Poll: Most Americans plan to keep masking on planes and transit even without a mandate

·4-min read

Although a Florida judge earlier this week overturned the federal mandate to wear masks while traveling, most Americans (52%) say masks should still be “required on airplanes, trains, buses and other public transportation," according to a new Yahoo News/YouGov poll.

Just one-third of Americans (34%) say masks should no longer be mandatory in those settings. Another 13% say they are unsure.

The survey of 1,605 U.S. adults was conducted from April 19 to 22 — immediately after a federal judge appointed by former President Donald Trump struck down the long-standing national mask order for travel and transit, unleashing a week of confusion and controversy. Social media was flooded with videos of passengers and flight crews cheering and even singing in celebration of the sudden reversal. The centrist pundit Josh Barro concluded that “leaving the transportation mandate in place so long” was “a mistake” because it made people feel as if “they were being ordered around for no good reason.”

Yet the Yahoo News/YouGov poll results suggest that while some Americans welcomed the decision — which the Department of Justice has appealed — they are significantly outnumbered by those who disagree. And mask opponents are likely to continue to be outnumbered even if the mandate isn’t reinstated.

Passengers, mainly wearing masks, wait in their seats as others wait in the aisle to find their places.
Passengers in New York City, almost all wearing face masks, board a flight to Charlotte, N.C., in May 2020. (Eleonore Sens/AFP via Getty Images)

In response to a follow-up question asking whether they will continue to mask on transit regardless of the rules, most Americans — an identical 52% — say yes. Just 34% say they will not. A slightly larger majority of U.S. adults (57%) say they would support requiring masks to be worn in all public indoor spaces "if COVID cases start to rise again in your area" — something that COVID cases are already doing in 40 states and in Washington, D.C.

In other words, while opponents of U.S. mask mandates may be louder than supporters, Americans as a whole remain more open to such requirements than the media coverage typically implies.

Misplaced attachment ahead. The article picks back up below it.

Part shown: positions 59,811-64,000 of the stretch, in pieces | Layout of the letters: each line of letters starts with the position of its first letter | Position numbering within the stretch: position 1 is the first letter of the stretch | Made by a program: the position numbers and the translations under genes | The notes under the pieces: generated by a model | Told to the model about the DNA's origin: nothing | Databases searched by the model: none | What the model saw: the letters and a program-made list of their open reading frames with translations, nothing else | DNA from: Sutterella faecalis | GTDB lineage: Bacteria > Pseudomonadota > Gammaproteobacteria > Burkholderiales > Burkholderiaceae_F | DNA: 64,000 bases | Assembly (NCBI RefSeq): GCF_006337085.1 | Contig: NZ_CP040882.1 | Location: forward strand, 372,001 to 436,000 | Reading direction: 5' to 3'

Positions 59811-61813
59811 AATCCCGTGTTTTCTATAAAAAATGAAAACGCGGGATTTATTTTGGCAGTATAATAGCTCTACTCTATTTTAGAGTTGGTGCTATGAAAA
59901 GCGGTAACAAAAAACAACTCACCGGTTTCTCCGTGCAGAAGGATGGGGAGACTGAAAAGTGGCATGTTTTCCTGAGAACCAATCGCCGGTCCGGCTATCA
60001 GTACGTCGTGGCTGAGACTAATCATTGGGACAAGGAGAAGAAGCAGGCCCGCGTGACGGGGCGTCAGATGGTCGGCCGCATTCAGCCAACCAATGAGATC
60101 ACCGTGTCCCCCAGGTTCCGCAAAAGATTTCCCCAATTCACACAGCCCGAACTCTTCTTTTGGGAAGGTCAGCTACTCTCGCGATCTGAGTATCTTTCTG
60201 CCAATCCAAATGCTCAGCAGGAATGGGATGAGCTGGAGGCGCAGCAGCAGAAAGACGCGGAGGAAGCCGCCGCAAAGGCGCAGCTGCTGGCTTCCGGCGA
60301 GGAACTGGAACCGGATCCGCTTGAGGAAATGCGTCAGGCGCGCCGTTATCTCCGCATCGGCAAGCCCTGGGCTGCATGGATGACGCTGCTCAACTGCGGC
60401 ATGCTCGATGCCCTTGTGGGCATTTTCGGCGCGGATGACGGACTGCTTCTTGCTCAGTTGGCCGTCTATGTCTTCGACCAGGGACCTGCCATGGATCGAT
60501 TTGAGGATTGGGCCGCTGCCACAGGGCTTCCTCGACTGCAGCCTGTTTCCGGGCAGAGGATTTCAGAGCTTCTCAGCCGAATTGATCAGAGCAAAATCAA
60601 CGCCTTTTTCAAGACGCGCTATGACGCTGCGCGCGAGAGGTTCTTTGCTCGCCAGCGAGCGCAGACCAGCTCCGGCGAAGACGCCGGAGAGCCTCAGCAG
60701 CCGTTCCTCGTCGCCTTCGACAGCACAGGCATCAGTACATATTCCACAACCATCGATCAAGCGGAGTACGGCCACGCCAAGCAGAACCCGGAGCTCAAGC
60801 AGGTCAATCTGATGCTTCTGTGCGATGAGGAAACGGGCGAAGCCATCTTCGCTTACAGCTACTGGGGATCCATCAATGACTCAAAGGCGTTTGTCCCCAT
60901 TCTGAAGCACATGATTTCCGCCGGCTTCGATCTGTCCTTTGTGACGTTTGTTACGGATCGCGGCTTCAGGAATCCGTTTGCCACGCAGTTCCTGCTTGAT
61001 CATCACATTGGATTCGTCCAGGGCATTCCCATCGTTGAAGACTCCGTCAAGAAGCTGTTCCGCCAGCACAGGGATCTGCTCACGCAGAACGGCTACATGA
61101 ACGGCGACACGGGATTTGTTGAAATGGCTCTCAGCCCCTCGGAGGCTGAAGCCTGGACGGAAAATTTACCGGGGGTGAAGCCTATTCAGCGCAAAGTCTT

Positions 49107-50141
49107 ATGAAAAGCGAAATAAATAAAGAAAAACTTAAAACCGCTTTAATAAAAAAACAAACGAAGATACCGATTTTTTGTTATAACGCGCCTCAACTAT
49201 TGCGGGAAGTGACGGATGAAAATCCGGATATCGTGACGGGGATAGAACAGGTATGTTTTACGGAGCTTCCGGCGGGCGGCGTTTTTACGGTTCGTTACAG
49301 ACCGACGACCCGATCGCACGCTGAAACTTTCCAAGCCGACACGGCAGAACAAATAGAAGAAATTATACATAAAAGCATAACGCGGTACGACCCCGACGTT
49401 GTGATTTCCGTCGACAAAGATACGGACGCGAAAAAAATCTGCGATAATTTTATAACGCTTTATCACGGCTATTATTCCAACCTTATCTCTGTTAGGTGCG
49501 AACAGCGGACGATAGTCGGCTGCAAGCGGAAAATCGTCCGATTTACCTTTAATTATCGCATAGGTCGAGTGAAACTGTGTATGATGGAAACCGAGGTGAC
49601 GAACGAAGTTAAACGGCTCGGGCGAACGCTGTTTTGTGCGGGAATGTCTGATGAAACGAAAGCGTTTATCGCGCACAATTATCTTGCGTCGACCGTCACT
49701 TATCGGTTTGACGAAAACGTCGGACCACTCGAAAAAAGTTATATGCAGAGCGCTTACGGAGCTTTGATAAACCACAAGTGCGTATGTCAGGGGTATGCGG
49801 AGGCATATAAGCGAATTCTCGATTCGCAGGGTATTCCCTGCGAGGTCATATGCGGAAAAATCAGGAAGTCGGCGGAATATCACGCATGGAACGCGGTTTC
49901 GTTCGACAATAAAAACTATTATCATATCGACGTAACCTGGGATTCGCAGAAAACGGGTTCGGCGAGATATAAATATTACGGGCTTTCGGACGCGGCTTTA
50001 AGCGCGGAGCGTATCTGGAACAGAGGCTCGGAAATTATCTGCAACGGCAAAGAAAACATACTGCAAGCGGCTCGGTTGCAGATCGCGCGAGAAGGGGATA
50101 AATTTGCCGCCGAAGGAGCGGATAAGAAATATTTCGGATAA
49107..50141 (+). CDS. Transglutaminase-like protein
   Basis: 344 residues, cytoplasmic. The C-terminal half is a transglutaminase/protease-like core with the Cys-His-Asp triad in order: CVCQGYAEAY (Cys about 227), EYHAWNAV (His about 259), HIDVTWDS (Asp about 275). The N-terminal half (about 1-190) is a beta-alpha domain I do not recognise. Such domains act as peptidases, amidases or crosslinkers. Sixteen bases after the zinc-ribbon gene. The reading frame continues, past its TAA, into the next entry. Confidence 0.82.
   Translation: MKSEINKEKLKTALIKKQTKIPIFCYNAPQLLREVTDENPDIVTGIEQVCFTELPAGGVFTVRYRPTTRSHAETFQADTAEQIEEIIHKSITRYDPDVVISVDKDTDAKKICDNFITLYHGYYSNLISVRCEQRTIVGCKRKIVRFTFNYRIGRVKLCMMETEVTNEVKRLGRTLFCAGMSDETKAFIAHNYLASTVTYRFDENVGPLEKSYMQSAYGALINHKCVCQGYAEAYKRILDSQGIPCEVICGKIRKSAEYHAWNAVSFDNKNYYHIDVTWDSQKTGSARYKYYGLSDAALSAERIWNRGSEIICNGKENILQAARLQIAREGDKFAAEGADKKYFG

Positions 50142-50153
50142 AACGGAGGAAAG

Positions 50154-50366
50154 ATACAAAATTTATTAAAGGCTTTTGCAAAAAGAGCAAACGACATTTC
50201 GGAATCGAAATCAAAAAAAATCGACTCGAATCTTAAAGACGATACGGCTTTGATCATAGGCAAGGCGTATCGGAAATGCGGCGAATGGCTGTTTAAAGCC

Party affiliation continues to play a major role in attitudes about masks. An overwhelming 75% to 13% majority of self-identified Democrats want masks required on public transportation, and a nearly identical 74% to 12% majority say they will continue wearing them even if they’re not required.

But opposition on the right is weaker than support on the left. While most Republicans say the transportation mandate should end (56%) and that they do not plan to continue wearing masks on transit in the absence of the mandate (55%), the margins here are much smaller than among Democrats. In fact, more than a third of Republicans say the transportation mandate should “continue” (36%), and the same number say they will keep masking on public transit even without a mandate. A plurality of independents agree with both of those positions — mandated travel masking (45% yes, 41% no) and continued personal masking on transit regardless of the rules (45% yes, 41% no).

This doesn’t mean Americans are desperate to cover their faces forever — or even that they’re still masking as much as they did during the winter surge in infections caused by the Omicron variant of the coronavirus.

For the first time, a plurality of the country (42%) now considers the COVID “emergency” to be “over as it pertains to your own life” even if it’s not “over for others,” versus 39% who say the emergency is not over in their own lives.

As a result, only 42% of Americans say they wore a mask in public places “always” or “most of the time” in the past week, down from 62% in early February, 49% in mid-March and 46% earlier this month. That’s one percentage point below the previous low of 43% from July 2021 — just before the Delta variant took off in the U.S. And a full third of Americans (33%) now say they didn’t wear a mask at all during the previous week, the most ever.

By the same token, just 36% of Americans say they "plan to wear a mask indefinitely to prevent myself from ever getting COVID," with Republicans (27%) and independents (28%) about half as likely to express that view as Democrats (53%).

Instead, Americans largely seem to believe that it still makes sense to wear masks in some public settings — like cramped mass-transit conditions — even if they don’t wear masks in all public settings. Of those who say they plan to keep masking on planes, trains, buses and subways, for instance, nearly a third (32%) also say they masked only “some of the time” or “never” while outside their homes during the last week.

Someday, the public may turn decisively against mask mandates on public transportation. Even now, slightly more say "It is our individual responsibility to protect ourselves if we are vulnerable to the virus” (44%) than say "It is our collective responsibility to continue to protect those who are vulnerable to the virus” (41%).

But for the moment, at least, more Americans still think that everyone should mask on planes, trains, buses and subways than think otherwise.


The Yahoo News survey was conducted by YouGov using a nationally representative sample of 1,605 U.S. adults interviewed online from April 19 to 22, 2021. This sample was weighted according to gender, age, race and education based on the American Community Survey, conducted by the U.S. Bureau of the Census, as well as 2020 presidential vote (or nonvote) and voter registration status. Respondents were selected from YouGov’s opt-in panel to be representative of all U.S. adults. The margin of error is approximately 2.6%.